Recall , as a concept, took on a very different meaning in cultural life since Philip K. Dick’s inspired science fiction film, Total Recall, added a new effect to the already flickering border between the fictive and the real, and morphed into California’s 2003 special gubernatorial election dubbed the ‘Davis Recall.’ That was the moment when then Governor Davis was challenged in the middle of his term, by Arnold Schwarzenegger, and lost. He was ‘recalled’ in the sense that he was forced to abdicate the governorship. Both of these events, the film and the political challenge, featured the crosscutting change-agent, Schwarzenegger. It would be mistaken to treat these alliances as accidental and of no socio-political interest.[1] The key question is: Just what form of governmentality emerges from this spectacular re-interpolation?


This transition opens and demarks a new historical moment in the re-calling forth of political subjection, perhaps the launch of a sequel to the persistent neo-con, thirty year campaign, but certainly, a new phase of the spectacle as it sutures the real and the fictive in inverse “filmic” form – not the reality of the screen, but, the screen of reality. The theme as announced by Schwarzenegger himself: “The democrats must go.” – as if they hadn’t already defected from even the libertarian liberalism that has constituted their illusory shred of difference, parlaying their own deal making skills to occupy (and benefit from) the first phase of the double-double cross as the “lesser of evils” decoy. (More on this in a following post.)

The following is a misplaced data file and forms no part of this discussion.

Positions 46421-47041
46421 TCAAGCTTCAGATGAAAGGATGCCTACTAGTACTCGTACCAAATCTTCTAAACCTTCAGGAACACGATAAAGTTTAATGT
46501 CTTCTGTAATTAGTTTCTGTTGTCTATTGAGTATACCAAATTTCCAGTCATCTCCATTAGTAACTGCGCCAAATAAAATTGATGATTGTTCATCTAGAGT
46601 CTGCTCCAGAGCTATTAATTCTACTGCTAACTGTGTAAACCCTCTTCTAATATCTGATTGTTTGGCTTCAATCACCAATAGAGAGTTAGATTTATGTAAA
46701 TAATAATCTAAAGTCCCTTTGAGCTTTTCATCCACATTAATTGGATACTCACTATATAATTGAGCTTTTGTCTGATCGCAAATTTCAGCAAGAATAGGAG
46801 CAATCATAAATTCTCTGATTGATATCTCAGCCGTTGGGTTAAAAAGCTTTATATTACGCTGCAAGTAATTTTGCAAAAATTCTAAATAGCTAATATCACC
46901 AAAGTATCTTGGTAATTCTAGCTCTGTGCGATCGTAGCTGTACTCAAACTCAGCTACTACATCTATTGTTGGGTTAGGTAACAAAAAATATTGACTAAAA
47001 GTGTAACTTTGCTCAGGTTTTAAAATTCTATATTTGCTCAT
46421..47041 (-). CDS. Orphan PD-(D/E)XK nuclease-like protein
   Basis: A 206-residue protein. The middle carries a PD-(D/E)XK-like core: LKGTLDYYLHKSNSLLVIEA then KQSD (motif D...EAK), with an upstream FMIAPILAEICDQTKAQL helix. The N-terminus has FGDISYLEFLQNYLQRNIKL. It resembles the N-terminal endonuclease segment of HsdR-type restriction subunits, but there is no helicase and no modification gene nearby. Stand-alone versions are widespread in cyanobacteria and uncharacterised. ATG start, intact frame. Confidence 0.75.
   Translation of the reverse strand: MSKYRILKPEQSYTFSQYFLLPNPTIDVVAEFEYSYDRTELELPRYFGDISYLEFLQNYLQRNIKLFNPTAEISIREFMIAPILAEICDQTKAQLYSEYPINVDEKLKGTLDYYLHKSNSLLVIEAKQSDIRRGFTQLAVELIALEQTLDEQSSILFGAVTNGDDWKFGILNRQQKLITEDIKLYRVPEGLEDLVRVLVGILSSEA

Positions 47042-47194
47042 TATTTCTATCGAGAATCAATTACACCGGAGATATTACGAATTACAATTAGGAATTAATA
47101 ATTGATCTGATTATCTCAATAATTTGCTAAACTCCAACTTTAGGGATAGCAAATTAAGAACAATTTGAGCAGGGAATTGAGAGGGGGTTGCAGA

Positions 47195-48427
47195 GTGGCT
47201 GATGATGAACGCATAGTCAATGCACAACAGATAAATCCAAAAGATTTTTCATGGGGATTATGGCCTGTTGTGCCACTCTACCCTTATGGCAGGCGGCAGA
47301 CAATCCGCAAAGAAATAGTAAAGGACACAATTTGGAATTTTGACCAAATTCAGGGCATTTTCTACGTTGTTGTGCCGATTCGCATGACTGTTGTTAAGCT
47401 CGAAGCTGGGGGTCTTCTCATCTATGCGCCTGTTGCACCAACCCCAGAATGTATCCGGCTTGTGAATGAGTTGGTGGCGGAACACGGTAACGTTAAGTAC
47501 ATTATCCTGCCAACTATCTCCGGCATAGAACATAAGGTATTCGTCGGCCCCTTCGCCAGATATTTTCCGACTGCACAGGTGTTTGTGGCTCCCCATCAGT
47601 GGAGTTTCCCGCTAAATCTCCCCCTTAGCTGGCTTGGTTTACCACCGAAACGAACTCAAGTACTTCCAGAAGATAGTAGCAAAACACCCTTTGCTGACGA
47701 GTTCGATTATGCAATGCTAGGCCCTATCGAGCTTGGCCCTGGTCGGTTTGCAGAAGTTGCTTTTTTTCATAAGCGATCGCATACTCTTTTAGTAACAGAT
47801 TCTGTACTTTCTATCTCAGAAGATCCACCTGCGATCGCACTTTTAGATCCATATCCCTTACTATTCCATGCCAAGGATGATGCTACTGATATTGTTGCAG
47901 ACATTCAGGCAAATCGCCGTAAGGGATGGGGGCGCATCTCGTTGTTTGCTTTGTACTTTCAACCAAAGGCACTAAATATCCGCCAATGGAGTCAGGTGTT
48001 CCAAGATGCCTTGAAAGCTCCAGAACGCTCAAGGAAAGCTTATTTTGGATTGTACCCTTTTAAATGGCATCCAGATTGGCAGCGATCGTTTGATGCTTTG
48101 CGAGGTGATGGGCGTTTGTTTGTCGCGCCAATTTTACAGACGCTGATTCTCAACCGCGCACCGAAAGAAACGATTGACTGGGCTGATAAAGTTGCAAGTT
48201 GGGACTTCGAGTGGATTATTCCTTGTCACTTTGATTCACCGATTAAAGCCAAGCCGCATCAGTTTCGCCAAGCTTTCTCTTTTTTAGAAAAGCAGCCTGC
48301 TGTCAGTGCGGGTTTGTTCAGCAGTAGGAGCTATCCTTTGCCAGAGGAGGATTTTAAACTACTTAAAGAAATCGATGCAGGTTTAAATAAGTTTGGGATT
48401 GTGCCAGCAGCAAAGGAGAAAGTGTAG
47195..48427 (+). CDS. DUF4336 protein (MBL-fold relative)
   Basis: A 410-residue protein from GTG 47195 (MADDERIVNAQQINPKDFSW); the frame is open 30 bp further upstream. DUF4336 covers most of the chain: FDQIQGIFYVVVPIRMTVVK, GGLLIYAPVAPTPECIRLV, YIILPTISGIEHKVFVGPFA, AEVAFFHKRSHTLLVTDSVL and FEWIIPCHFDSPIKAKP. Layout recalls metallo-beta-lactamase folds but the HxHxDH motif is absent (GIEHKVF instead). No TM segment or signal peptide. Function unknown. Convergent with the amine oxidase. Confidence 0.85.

The analysis must take a genealogical path: the Schwarzenegger recall is of second order, itself a recall of another, equivalent neoconservative moment. Reagan had already played the role as two-bit thug who masterminded the double double-cross in the Killers (1964), establishing the precedent for Schwarzenegger’s supercession. This sequel structure reveals governmentality in Hegelian terms – philosophically, the double double-cross is the negation of negation, and is a strategy the neo-cons have learned to use with consummate skill. A two-bit, automaton superhero now performs his own version of the double double-cross – in trumping Davis he trumped Kennedy (again), manifest as, and consummated by, the politically symbolic matrimonial kiss assertively proffered by Maria Schriver during Terminator’s cum Governator’s televised acceptance speech. With the Kennedy and Schriver families carefully arranged at ringside, the signal is this: the alliance hierarchy has shifted and the kiss is the sign of capitulation of the liberals to the conservatives.


[1] “Social movements are several symbolic revolutions behind their opponents, who use media consultants, public relations consultants and so on.” Pierre Bourdieu, “Social Scientists, Economic Science, and Social Movements,” in Acts of Resistance: Against the Tyranny of the Market, 1998, p. 53.)



Leave a Reply

Fill in your details below or click an icon to log in:

WordPress.com Logo

You are commenting using your WordPress.com account. Log Out /  Change )

Facebook photo

You are commenting using your Facebook account. Log Out /  Change )

Connecting to %s